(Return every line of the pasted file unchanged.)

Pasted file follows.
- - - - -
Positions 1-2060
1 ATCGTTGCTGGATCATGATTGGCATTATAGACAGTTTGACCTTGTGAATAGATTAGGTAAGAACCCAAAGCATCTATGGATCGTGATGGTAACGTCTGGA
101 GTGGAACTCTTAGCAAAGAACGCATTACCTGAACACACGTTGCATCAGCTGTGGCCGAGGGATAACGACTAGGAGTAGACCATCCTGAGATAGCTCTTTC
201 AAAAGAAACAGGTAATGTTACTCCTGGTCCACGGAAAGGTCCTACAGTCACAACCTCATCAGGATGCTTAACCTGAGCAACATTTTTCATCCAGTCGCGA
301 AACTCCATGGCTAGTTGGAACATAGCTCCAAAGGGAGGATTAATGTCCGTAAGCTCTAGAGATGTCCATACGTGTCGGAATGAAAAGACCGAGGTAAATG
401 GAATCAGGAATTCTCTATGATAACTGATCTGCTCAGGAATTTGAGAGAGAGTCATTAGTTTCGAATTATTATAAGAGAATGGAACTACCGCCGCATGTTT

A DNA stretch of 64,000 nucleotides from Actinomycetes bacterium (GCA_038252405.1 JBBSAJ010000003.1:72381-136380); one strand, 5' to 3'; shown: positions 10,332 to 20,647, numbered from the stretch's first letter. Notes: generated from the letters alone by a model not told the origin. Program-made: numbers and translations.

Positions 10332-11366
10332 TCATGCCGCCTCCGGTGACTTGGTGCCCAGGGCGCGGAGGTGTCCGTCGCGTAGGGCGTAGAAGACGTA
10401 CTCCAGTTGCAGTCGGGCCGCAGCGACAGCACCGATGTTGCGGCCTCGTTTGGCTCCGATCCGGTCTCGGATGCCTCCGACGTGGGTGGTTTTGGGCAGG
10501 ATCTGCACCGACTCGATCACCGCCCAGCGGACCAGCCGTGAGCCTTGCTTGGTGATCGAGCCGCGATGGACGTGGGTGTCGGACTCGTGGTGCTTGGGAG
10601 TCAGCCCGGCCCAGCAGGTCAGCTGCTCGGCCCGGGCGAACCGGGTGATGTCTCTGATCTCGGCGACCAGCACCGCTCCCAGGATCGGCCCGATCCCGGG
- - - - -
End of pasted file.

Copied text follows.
Positions 1-2060
1 ATCGTTGCTGGATCATGATTGGCATTATAGACAGTTTGACCTTGTGAATAGATTAGGTAAGAACCCAAAGCATCTATGGATCGTGATGGTAACGTCTGGA
101 GTGGAACTCTTAGCAAAGAACGCATTACCTGAACACACGTTGCATCAGCTGTGGCCGAGGGATAACGACTAGGAGTAGACCATCCTGAGATAGCTCTTTC
201 AAAAGAAACAGGTAATGTTACTCCTGGTCCACGGAAAGGTCCTACAGTCACAACCTCATCAGGATGCTTAACCTGAGCAACATTTTTCATCCAGTCGCGA
301 AACTCCATGGCTAGTTGGAACATAGCTCCAAAGGGAGGATTAATGTCCGTAAGCTCTAGAGATGTCCATACGTGTCGGAATGAAAAGACCGAGGTAAATG
401 GAATCAGGAATTCTCTATGATAACTGATCTGCTCAGGAATTTGAGAGAGAGTCATTAGTTTCGAATTATTATAAGAGAATGGAACTACCGCCGCATGTTT

A DNA stretch of 64,000 nucleotides from Actinomycetes bacterium (GCA_038252405.1 JBBSAJ010000003.1:72381-136380); one strand, 5' to 3'; shown: positions 10,332 to 20,647, numbered from the stretch's first letter. Notes: generated from the letters alone by a model not told the origin. Program-made: numbers and translations.

Positions 10332-11366
10332 TCATGCCGCCTCCGGTGACTTGGTGCCCAGGGCGCGGAGGTGTCCGTCGCGTAGGGCGTAGAAGACGTA
10401 CTCCAGTTGCAGTCGGGCCGCAGCGACAGCACCGATGTTGCGGCCTCGTTTGGCTCCGATCCGGTCTCGGATGCCTCCGACGTGGGTGGTTTTGGGCAGG
10501 ATCTGCACCGACTCGATCACCGCCCAGCGGACCAGCCGTGAGCCTTGCTTGGTGATCGAGCCGCGATGGACGTGGGTGTCGGACTCGTGGTGCTTGGGAG
10601 TCAGCCCGGCCCAGCAGGTCAGCTGCTCGGCCCGGGCGAACCGGGTGATGTCTCTGATCTCGGCGACCAGCACCGCTCCCAGGATCGGCCCGATCCCGGG